Anette “Peko” Hosoi is the associate dean of the MIT School of Engineering and the Neil and Jane Pappalardo Professor of Mechanical Engineering. She is devoted to unlocking the full potential of students via educational initiatives and strategic planning that advance the school’s role as a global leader in engineering research and education.
Hosoi earned a bachelor’s degree from Princeton University (1992). She earned master’s (1994) and doctoral (1997) degrees in physics from the University of Chicago. She has long demonstrated a passion for innovation at MIT: during her first job as an instructor in the Department of Mathematics; as a faculty leader for the groundbreaking New Engineering Education Transformation program (NEET); and, most recently, as associate head of the Department of Mechanical Engineering.
Hosoi also has an established record of working closely with students and facilitating new opportunities for them. A MacVicar Faculty Fellow, she has been instrumental in creating and supporting a range of educational activities in mechanical engineering, including enhancements to the current flexible undergraduate program Course 2-A.
Her research interests include fluid dynamics, unconventional robotics, and bio-inspired design. She began her research career working in fluid mechanics and thin-film flows. Her work has followed a circuitous path through soft matter, soft robotics, bio-inspired engineering design, biomechanics, and sports technology.
Hosoi’s research has garnered attention by both fellow scientists and the general media. For instance, one of her projects developed a robot that moved like a snail by extruding artificial snail slime rippling over it. She has also studied how razor clams turn sand into quicksand while digging themselves in, a “tree-on-a-chip” design that mimics the pumping mechanism of trees and plants, and designed wetsuits using materials that mimic the thermal insulation properties of otter fur.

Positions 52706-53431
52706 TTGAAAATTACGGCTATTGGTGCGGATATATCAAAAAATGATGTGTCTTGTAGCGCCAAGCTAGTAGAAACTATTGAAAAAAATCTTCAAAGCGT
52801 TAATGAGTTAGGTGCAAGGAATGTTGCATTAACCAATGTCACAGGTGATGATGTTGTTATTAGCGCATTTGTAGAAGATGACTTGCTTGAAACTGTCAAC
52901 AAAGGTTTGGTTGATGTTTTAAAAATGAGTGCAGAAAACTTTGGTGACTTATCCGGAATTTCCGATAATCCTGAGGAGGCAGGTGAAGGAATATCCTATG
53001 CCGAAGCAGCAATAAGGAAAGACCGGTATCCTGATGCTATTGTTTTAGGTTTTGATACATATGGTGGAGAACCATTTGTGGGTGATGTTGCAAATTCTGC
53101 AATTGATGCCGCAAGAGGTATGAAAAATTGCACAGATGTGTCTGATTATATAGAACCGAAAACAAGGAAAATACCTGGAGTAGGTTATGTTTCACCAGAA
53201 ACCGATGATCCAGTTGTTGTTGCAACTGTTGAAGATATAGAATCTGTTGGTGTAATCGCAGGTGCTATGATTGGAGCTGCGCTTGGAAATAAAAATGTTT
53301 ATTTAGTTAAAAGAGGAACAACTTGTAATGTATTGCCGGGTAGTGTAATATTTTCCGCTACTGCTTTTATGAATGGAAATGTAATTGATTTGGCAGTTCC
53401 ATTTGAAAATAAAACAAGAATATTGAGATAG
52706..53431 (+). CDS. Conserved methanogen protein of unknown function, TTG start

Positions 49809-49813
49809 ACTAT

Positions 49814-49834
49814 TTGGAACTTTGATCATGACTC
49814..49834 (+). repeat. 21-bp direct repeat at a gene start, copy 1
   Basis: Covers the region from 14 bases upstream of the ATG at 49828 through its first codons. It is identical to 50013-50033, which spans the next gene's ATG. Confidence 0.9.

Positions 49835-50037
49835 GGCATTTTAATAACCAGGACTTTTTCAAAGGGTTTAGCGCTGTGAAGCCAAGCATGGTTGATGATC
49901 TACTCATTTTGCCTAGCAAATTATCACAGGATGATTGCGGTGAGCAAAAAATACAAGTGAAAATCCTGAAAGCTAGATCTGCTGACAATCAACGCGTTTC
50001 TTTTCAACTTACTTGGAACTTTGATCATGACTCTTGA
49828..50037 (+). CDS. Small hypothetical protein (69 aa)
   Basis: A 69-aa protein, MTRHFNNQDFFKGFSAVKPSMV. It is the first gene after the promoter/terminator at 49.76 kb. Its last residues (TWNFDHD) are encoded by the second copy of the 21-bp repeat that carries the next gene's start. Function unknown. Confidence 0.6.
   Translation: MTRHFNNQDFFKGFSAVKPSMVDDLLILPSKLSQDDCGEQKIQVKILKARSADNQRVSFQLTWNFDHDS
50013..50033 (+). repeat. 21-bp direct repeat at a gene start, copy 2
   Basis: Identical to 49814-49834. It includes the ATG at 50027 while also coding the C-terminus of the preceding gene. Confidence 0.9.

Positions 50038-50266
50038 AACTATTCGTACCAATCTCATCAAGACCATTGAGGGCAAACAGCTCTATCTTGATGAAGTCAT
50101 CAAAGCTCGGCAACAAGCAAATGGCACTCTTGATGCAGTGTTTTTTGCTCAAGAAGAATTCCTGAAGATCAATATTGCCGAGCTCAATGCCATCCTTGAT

She is the founder of the MIT Sports Lab, a sports engineering program that seeks to improve athletic performance and advance endurance, speed, accuracy, and agility in sports through collaborations between students, faculty, alumni, and industry partners.
In 2012, Hosoi was named a fellow of the American Physical Society for “innovative work in thin fluid films and in the study of nonlinear interactions between viscous fluids and deformable interfaces including shape, kinematic, and rheological optimization in biological systems.” And she was honored with the 2018 Stanley Corrsin Award “for creative analysis of locomotion, contributions to the development of soft robotics as an emerging field, and her ability to combine mathematical analysis with physical insight“ by the American Physical Society.
She is also a past winner of the Ruth and Joel Spira Award for Distinguished Teaching, the Junior Bose Award for Education, the Bose Award for Excellence in Teaching, all from the MIT School of Engineering, and the Den Hartog Distinguished Educator Award from the Department of Mechanical Engineering.
Hosoi’s nickname comes from a brand of Japanese candy. She lives in Cambridge, Massachusetts with her husband Justin Brooke.